The officers removed her from the car and put handcuffs on her. I saw her knees buckle in and her hands shake, and she said “But I can’t get arrested!” I asked if it was alright if I looked at the front of the car, on the driver’s side headlight.
There it was, like a piece of a puzzle- the part of the lens cover that had split and broken when it collided with a ten year old boy. I saw the broken piece lying in the street as she drove away that morning. It all fit. This was the girl.
I watched the officers take her into custody. Here was a woman who had done this horrible thing, and they treated her respectfully and with dignity. I don’t know what their internal voices were saying, but watching her made my internal voice say “God, I feel bad for her.” That, and “I bet she’s got a big warrant.”
I did feel bad for her- but I was only kind of right on the legal part. It wasn’t a warrant, but a few active court cases in the past few months. Child endangerment. Speeding, and failing to stop for a police officer. Possesion with intent to distribute. Shoplifting.
Now, I really feel bad for her.
How does one get to a point in their life where they are making such bad descisions on such a consistant basis? I don’t know ONE PERSON IN MY LIFE who has done these things. What happened to this poor kid, that she does these things?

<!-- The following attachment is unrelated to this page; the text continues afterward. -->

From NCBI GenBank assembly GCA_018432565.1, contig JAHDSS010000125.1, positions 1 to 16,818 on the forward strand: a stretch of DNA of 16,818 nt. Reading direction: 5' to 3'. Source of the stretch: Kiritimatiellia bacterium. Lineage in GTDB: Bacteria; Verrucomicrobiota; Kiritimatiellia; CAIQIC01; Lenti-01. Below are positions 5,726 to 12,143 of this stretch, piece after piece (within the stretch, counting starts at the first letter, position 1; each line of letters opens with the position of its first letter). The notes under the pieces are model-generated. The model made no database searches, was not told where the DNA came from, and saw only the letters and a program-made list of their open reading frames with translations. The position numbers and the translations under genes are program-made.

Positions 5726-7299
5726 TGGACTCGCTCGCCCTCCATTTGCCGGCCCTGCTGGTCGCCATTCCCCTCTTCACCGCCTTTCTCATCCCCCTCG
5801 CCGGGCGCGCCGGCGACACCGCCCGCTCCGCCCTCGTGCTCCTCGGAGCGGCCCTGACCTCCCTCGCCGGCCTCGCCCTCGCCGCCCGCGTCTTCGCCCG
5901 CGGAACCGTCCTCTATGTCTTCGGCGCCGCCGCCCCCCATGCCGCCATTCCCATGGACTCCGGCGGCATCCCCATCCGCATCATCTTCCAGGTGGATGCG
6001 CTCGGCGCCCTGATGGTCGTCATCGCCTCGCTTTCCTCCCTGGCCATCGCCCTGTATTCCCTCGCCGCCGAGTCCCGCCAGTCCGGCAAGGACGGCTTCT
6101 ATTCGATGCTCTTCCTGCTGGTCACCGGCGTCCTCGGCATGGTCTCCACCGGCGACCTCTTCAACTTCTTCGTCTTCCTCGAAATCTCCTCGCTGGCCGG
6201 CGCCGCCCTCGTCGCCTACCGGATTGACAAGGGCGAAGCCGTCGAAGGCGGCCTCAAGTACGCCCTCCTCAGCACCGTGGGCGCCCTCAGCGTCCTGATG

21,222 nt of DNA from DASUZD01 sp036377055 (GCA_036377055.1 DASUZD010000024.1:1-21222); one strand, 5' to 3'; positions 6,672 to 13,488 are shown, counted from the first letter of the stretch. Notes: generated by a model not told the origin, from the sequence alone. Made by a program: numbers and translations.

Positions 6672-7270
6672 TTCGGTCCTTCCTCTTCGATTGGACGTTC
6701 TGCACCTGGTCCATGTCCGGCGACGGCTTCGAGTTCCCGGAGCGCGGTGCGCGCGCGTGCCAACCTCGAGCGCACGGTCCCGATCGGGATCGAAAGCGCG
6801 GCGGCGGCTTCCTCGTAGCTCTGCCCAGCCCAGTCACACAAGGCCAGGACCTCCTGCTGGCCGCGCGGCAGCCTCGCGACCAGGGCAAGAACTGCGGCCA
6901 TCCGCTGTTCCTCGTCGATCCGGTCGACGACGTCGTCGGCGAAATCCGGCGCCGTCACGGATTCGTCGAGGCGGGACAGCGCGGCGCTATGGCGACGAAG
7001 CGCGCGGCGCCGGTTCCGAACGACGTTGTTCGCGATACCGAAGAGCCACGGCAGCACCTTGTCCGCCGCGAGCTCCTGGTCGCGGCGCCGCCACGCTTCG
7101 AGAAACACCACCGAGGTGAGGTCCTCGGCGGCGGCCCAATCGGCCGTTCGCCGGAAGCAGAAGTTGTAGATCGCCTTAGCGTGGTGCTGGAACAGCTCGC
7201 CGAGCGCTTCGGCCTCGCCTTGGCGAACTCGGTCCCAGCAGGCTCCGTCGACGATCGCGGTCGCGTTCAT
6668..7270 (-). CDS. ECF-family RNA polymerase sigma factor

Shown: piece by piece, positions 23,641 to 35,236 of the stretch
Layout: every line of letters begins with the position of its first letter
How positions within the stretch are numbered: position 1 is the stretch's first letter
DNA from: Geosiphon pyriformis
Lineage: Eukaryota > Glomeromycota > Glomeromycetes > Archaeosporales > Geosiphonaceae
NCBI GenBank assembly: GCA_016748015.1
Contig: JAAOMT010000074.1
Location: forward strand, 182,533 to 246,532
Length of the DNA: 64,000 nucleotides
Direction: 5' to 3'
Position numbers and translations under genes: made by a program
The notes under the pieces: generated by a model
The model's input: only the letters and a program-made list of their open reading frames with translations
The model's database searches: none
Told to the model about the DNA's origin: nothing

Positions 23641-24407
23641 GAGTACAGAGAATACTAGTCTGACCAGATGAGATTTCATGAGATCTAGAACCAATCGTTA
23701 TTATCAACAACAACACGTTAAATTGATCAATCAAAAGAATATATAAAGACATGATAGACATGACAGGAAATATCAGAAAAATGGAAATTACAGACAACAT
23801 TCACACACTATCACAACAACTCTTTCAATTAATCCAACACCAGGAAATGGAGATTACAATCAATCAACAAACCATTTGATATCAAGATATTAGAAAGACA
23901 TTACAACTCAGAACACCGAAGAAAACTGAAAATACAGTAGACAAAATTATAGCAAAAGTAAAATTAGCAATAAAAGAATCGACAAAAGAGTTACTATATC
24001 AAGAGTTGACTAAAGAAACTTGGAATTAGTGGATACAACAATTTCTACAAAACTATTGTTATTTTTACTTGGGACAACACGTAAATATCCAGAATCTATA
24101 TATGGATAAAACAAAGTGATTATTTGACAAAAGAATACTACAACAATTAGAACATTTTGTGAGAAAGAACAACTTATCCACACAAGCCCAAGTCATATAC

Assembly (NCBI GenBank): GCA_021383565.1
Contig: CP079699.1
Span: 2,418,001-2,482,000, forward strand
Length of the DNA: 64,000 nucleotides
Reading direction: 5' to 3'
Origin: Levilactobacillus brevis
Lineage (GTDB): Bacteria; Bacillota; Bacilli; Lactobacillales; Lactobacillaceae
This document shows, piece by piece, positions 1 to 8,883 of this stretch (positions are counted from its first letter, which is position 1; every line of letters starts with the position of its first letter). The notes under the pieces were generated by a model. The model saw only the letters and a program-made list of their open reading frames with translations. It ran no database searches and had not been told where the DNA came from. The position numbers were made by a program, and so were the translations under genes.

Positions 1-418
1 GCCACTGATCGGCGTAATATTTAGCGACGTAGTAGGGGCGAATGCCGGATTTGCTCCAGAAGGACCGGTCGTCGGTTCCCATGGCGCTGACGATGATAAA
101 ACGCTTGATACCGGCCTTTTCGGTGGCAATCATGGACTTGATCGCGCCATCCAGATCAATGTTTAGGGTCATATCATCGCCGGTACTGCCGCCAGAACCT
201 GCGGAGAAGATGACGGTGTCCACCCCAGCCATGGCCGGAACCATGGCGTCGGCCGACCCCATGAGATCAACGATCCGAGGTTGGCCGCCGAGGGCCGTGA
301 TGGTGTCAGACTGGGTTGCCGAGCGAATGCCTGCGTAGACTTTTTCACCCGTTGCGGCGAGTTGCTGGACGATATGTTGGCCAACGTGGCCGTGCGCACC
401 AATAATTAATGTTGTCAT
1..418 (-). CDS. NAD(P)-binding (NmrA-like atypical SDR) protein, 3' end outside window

How do we end up with those very few people who so willfully violate the public contract over and over again? Did no one tell her that her good name and reputation is everything, and that she’s worth more than that?
In my family, you were not merely told about your good name and it’s worth- it was beaten into you, if nessesary. Not that I advocate beating anyone, but I will say that it worked out well for everyone in my family whether they suffered a damn good crack or not. We all know exactly what we’re worth. And since everyone in this city knows all of us in one way or another, to brazenly sully one’s own reputation is running a good chance of getting a damn good crack from the rest of us. As a reminder of that worth. Nothing says “I CARE” more than a blanket party, sometimes.
I’m still in the crosswalk, every day. You can’t miss me, not only am I in orange and red; but orange and red are not my colors and I am often drinking tea out of a Santa Claus mug and rocking the PIP shelter look. If you do miss me, I get it.
Forgive and remember.